Further to the post below, here are more images on how Brisbane uses colour in its architecture – and in doing so turns structural elements into art.

For instance, this is a screen that likely covers an above-ground parkade on Queen Street – their major pedestrian mall:


In amazing detail:


Or these green-and-purple louvres on the new children’s hospital:


Even grates and street furniture don’t shy away from colour intensity:


  1. When comparing Brisbane’s bold use of colour to Vancouver, it’s good to keep in mind the climate. Brisbane is in a much hotter climate, whereas Vancouver is wet and rainy. Our architecture and colours certainly reflect that, as they should I believe. Yes we could use more architectural variety but I think that should be seen as much in differing materials than simply a big chunk of bright red on one side of a building. That’s hardly creative. Yes, I’m thinking of the condo towers near Rogers Arena.

    That said, the green and purple louvres on the new children’s hospital look super cool.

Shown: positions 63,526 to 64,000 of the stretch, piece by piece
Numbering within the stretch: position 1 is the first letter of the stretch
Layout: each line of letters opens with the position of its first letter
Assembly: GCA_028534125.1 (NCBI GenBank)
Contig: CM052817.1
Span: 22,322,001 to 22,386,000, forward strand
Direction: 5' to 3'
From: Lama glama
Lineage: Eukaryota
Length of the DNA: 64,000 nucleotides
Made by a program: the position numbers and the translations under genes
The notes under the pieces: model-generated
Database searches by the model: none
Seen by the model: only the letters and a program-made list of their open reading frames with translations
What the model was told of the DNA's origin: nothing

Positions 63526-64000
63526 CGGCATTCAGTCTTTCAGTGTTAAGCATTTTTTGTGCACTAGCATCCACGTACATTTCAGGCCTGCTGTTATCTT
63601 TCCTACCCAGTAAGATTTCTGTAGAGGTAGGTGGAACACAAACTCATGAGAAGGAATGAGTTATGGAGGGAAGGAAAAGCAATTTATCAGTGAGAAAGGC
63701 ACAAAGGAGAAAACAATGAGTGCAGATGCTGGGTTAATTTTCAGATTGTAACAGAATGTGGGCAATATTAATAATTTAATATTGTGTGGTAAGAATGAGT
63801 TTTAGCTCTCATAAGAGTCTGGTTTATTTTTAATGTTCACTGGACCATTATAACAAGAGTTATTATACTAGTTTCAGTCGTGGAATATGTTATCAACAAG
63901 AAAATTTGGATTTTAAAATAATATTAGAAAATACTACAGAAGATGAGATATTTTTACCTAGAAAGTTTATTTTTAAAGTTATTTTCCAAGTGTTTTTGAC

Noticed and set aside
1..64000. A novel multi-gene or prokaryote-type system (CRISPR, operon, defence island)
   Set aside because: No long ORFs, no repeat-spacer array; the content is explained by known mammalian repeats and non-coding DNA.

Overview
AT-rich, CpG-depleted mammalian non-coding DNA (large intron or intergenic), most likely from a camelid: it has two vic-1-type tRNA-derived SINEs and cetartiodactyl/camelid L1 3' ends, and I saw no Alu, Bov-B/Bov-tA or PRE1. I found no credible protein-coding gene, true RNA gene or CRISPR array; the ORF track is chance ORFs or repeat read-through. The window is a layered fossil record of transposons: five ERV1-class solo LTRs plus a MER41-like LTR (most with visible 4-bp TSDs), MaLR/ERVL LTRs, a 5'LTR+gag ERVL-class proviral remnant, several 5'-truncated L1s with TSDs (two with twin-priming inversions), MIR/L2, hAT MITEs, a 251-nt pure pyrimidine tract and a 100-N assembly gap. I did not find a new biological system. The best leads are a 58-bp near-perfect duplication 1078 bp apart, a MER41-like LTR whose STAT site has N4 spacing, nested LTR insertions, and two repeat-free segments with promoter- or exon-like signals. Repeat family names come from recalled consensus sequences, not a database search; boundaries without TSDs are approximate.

2. Agreed, the colour on Spectrum is largely “leftover” spaces that appear as an afterthought, rather than being integrated into the design of the tower.
    More thoughtful deisgn would require larger solid surface areas, which are not common on residential towers.

    The Rolston (next to the Yale Hotel) will incorporate red in and around its balconies – that one will have more colour integrated into the design than any other tower around – at least any that are market condos. Social housing projects and institutional projects (which do not need to cater to the masses for sales) tend to have more colour than market condos.

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